Grenadian healthcare providers are reaping the benefits of a Health Information System developed by Oslo University and designed to improve disease surveillance by identifying, reporting and mapping disease trends.
The digital-based tool known as District Health Information System (DHIS-2), is intended to improve health information and disease surveillance operations, by preparing the country to better plan and respond to climate-related health risks.
A team of healthcare providers and managers was recently trained to use the system which has been installed in health centres across the island. The initiative is in line with Grenada’s climate change and health initiatives.
The comprehensive training exercise was completed over a 3-week period for 10 trainers/health managers and 17 nurses, from 15 May to 2 June 2017. The training was conducted by a team of international experts from Gesellschaft für Internationale Zusammenarbeit (GIZ) and the University of Oslo, working closely with a core team from the Ministry of Health.
Laura Scheske, Project Coordinator, GIZ said, “When I first came to Grenada in 2016 to update a climate and health vulnerability and adaptation assessment, I was not able to find any data older than 2004. Why? Hurricane Ivan had flooded and destroyed the storage room where the old registers were being kept. I realised that before starting complex programmes on climate and health, we needed to improve data collection by fully digitalising the health information system – DHIS-2 provided the perfect solution for Grenada.“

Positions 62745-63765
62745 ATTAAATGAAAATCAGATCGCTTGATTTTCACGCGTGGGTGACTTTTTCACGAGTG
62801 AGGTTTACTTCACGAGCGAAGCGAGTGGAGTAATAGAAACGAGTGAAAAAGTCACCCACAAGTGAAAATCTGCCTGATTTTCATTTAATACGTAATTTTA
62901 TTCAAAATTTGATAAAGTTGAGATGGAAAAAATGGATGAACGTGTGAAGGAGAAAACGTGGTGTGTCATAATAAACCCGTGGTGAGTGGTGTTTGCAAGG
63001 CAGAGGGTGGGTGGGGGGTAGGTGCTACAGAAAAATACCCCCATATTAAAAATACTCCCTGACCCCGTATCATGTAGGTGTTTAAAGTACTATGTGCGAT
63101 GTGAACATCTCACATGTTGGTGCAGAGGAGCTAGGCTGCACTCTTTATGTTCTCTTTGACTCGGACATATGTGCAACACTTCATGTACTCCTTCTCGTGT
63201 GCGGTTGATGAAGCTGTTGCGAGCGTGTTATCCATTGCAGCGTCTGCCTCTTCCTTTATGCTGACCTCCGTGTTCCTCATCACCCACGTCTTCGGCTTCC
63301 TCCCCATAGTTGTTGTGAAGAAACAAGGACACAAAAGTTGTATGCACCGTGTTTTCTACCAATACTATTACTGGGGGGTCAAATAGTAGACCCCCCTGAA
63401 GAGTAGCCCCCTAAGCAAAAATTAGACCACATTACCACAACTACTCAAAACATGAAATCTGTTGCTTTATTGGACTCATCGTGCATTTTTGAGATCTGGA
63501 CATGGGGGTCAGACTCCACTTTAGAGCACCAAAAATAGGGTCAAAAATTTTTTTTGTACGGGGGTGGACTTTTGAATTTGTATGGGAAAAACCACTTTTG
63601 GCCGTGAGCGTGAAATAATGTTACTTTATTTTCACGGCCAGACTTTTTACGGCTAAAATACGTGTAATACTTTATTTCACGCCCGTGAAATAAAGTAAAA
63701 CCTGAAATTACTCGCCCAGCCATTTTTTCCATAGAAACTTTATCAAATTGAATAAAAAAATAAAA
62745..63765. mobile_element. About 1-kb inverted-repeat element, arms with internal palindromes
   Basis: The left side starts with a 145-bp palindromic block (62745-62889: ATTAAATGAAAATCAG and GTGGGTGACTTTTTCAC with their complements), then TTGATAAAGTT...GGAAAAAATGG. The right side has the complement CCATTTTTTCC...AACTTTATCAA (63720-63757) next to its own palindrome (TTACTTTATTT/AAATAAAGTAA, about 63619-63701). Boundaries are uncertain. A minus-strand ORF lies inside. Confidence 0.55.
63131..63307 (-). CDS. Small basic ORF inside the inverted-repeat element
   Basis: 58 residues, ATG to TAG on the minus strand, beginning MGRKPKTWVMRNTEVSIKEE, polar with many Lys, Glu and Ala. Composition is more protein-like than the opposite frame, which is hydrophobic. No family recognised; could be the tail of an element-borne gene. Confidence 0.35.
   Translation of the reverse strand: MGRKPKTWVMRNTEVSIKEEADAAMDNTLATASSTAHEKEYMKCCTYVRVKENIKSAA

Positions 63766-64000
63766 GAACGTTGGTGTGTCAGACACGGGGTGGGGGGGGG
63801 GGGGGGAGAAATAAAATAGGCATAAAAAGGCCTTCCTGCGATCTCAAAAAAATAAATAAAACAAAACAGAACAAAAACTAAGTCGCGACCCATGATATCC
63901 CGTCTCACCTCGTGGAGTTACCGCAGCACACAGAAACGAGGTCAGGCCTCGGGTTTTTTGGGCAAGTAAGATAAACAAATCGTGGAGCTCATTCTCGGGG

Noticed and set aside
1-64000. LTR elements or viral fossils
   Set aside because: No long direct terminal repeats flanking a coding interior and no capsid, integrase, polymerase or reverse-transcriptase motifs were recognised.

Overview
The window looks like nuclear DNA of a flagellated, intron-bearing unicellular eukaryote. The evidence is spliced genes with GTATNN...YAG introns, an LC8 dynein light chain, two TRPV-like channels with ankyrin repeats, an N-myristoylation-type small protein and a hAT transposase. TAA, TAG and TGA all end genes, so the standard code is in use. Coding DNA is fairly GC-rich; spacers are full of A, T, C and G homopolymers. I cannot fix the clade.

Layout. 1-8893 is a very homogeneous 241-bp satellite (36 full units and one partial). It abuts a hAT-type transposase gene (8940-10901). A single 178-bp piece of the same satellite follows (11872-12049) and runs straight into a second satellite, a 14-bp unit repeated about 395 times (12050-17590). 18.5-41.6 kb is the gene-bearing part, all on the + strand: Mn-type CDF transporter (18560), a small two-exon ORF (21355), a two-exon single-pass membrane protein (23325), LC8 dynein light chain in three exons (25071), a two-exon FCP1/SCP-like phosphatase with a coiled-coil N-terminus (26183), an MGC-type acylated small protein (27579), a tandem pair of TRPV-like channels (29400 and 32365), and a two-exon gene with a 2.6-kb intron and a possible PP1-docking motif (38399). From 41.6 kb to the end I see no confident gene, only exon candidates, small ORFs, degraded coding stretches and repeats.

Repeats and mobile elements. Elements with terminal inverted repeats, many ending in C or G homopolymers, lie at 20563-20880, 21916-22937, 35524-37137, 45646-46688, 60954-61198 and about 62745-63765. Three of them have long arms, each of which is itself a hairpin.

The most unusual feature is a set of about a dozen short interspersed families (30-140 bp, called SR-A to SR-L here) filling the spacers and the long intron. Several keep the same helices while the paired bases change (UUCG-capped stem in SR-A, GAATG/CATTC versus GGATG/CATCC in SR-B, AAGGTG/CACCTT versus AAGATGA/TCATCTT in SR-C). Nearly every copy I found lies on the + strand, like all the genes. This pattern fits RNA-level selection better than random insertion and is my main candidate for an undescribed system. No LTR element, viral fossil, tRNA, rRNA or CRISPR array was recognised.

According to officials, this new system marks an important milestone in the Ministry of Health’s efforts to digitise our health system particularly towards a climate-resilient health system.
Dr Shawn Charles, Chief Epidemiologist said, “Last Friday we went to the field and visited a medical station. What we saw was that 1 nurse had to take care of more than 10 registry books at a time. And at the end of the month, she has to go through all entries, calculate them together and report the data in an aggregated manner. With DHIS-2 we are able to replace all these books by a single form.”
Experts believe that with rising temperatures, changing rainfall patterns and more frequent extreme weather events, there is a great possibility of an increase in vector-borne communicable diseases, such as Dengue, Chikungunya, Zika, and Yellow Fever as well as a rise in respiratory infections.
With the implementation of DHIS-2, the Ministry of Health in partnership with GIZ and the University of Oslo, hope to enhance the country’s capacity to identify and respond to future outbreaks and epidemics.
Pauline Peters, Permanent Secretary at the Ministry of Health, Social Security and International Business, said “DHIS-2 provides a faster, more accurate analysis of data to improve our response and planning in the health sector.”
The District Health Information System (DHIS-2), is an open-source online tool that has been developed and made available freely by the University of Oslo, Norway. DHIS-2 can identify and report trends and can be mapped with the click of a button vector-borne/climate sensitive diseases. DHIS-2 is dubbed a versatile solution for linking health, vector and climate data; and it is already in use in 47 countries worldwide.
In 2015, the GIZ conducted a Vulnerability and Adaptation Assessment, which enabled the Ministry of Health to identify measures to build up climate resilience in the health sector. One of the main recommendations was to strengthen the country’s health information and disease surveillance system to improve the health system’s capacity to plan for and respond to climate-related health risks, by the implementation of DHIS-2.
Meanwhile, the move is largely seen as strengthening of ties between the governments of Grenada and Germany to improve the health information and disease surveillance system of the Grenadian health ministry. The project is funded by; the German Federal Ministry for Economic Cooperation and Development (BMZ) through the global health programme “Adaptation to climate change in the Health Sector.”